Just two months after the Ethiopian government released key political prisoners, many have been re-arrested after gathering on the outskirts of Addis Ababa on March 25 and displaying a banned national flag.
Twelve opposition activists were arrested in total, many of whom had just been released after then-Prime Minister Hailemariam Desalegn ordered their liberation in January in order to bolster political dialogue.
According to estimates, approximately a thousand opposition activists were jailed in the country in early 2018, most of them from the Oromia and Amhara regions, which have been centers of anti-government movements for since 2016.
The protests started in January 2016 when members of the Oromo ethnic group fought against a government plan to expand Addis Ababa’s boundaries, fearing that they would be displaced. At least 140 people were killed in the clashes.
In July 2016, tens of thousand of people from the Amhara region also began large-scale anti-government demonstrations. By October 2016, nearly 700 people had been killed in the conflict between government authorities and protesters, according to estimates from the Ethiopian affiliate of Humans Rights Watch.
In response, the Ethiopian parliament unanimously passed a bill declaring a six-month state of emergency and authorized mass detentions and severely restricted rights of speech, assembly, and movement. The government imposed a nationwide curfew and limited access to social and broadcast media.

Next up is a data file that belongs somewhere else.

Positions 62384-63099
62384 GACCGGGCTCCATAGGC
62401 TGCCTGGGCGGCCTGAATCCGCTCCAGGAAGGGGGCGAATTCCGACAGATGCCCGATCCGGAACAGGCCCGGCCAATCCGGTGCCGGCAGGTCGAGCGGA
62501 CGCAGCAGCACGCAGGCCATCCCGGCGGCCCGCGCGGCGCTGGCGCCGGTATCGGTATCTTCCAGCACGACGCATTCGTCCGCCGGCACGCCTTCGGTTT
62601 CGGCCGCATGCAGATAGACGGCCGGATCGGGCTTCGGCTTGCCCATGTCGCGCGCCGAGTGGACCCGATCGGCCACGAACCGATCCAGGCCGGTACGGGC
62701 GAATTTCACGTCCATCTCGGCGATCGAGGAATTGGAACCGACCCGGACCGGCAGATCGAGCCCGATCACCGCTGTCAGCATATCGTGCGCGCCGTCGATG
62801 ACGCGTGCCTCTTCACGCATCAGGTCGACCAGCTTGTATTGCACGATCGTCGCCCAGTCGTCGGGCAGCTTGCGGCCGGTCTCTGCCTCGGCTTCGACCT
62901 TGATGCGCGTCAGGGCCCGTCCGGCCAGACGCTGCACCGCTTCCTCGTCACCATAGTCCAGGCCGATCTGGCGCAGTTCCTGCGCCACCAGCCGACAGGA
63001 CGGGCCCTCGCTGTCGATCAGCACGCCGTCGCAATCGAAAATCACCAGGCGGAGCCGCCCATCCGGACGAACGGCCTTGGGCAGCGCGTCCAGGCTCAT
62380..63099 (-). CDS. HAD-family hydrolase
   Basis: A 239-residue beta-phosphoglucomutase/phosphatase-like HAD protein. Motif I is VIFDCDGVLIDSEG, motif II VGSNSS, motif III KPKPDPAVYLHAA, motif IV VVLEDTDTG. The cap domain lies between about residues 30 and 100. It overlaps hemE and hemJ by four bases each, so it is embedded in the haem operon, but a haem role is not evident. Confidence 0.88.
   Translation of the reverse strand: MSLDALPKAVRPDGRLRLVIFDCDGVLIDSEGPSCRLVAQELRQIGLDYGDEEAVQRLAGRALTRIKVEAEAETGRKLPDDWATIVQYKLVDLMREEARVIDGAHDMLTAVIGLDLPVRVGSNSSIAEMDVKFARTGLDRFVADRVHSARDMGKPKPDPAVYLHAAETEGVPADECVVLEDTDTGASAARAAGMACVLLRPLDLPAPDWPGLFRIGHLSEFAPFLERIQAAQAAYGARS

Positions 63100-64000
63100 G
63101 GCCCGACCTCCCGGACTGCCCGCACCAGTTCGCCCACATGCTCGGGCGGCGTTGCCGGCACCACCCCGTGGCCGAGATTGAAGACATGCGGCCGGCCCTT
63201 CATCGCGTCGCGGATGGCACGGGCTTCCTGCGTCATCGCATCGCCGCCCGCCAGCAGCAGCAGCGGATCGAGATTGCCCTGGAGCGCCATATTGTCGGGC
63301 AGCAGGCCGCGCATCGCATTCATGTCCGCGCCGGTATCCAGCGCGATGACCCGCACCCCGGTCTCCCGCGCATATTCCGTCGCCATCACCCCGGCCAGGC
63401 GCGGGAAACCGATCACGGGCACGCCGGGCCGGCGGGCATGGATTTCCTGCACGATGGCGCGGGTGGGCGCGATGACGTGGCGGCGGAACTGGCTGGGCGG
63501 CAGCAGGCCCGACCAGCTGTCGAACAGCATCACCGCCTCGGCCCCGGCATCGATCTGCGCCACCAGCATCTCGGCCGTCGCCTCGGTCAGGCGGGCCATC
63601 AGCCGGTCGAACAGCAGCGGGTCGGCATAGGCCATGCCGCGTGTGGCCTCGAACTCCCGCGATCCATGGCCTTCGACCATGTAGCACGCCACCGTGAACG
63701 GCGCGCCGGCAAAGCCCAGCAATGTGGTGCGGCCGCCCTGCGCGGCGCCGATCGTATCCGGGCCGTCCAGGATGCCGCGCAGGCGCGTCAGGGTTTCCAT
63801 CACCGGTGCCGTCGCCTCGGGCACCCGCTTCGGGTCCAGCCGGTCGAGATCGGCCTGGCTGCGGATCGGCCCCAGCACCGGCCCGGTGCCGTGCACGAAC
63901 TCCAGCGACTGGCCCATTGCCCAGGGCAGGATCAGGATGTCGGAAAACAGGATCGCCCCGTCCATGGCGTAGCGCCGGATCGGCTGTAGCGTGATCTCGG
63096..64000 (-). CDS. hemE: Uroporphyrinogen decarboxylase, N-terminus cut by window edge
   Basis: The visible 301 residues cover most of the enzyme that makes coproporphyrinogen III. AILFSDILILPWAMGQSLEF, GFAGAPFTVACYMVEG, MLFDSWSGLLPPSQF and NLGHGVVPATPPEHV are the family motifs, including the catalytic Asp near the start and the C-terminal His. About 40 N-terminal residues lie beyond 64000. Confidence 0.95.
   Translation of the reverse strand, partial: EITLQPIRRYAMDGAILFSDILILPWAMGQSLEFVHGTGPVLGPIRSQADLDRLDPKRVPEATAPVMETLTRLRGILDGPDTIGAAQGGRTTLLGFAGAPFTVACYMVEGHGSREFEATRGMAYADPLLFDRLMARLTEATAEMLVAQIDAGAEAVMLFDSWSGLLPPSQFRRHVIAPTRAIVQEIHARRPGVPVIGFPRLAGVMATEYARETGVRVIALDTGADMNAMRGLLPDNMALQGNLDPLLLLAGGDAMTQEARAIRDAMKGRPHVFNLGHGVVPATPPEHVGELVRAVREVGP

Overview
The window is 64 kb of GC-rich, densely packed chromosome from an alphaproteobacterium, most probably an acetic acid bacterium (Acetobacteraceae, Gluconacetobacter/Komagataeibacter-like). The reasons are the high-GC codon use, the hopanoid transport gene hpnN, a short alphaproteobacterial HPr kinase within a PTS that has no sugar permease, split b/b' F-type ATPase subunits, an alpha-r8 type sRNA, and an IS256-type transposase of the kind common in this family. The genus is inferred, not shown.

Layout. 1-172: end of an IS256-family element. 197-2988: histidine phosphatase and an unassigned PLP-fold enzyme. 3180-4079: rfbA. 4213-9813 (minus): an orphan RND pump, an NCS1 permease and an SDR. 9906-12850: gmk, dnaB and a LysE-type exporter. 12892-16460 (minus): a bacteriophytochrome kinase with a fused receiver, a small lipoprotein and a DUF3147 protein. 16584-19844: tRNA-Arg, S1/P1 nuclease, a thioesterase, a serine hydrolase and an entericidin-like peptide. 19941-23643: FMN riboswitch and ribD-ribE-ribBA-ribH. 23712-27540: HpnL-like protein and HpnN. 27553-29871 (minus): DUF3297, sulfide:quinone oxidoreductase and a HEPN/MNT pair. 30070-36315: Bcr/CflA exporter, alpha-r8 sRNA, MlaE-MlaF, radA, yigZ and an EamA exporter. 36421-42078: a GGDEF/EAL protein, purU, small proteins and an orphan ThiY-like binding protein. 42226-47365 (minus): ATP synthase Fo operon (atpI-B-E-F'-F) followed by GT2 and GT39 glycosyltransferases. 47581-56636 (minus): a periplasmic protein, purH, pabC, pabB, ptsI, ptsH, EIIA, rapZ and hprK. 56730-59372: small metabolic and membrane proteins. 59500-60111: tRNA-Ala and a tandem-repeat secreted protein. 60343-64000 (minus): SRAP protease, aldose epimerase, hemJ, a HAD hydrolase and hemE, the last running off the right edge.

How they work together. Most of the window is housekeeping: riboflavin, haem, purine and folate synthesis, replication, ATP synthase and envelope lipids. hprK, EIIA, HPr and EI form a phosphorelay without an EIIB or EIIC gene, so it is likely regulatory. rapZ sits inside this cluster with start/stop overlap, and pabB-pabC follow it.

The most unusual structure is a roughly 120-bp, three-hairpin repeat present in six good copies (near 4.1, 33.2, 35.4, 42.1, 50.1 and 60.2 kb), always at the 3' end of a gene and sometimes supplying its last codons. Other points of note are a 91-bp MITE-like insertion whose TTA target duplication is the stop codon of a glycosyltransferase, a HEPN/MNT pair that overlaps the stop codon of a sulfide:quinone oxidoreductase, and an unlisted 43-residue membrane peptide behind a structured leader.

The state of emergency was lifted in August 2017, but tensions in the country have since remained high. All 547 seats in the parliament are controlled by the Ethiopian People’s Revolutionary Democratic Front (EPRDF) coalition, which is dominated by members of the Tigrayan minority ethnic group. There is little representation for the Oromia ethnicity, even though it is the largest in the country.
Beyond the country’s high rate of political imprisonment, the EPRDF has failed to follow through on promises meant to bolster Ethiopia’s fragile economy. With a massive youth unemployment rate, high public debt, and significant inflation, concerns about poverty add to the already tense political atmosphere.
Among the EPRDF’s most notorious abuses are the alleged torture chambers where prominent political detainees have been kept. A Human Rights Watch report on the subject documents “serious human rights abuses, unlawful interrogation tactics, and poor detention conditions.”
These abuses, coupled with the worsening economic situation of the country, have led to continuous anti-government protests since 2016. After the state of emergency was lifted in late 2017, however, demonstrations and violence continued. Desalegn vowed to shut down the detention centers and release high-profile political detainees, all while promising crackdowns on corruption.
Despite these measures, however, unrest persisted, and to the surprise of the international community, Desalegn resigned in February. He was the first Ethiopian prime minister to do so. All of his predecessors died in power or were ousted. Parliament will pick his replacement in the coming weeks.
A second state of emergency was declared following his resignation and is still in place as of today. It requires that authorities be informed of any group gatherings before they occur and bans the display of any anti-government symbols or gestures.
The activists arrested on March 25 were accused of violating both of these restrictions, having failed to inform authorities of their intention to assemble and having displayed an outdated national flag, which is used as an anti-EPRDF symbol. They face up to a year and half in prison.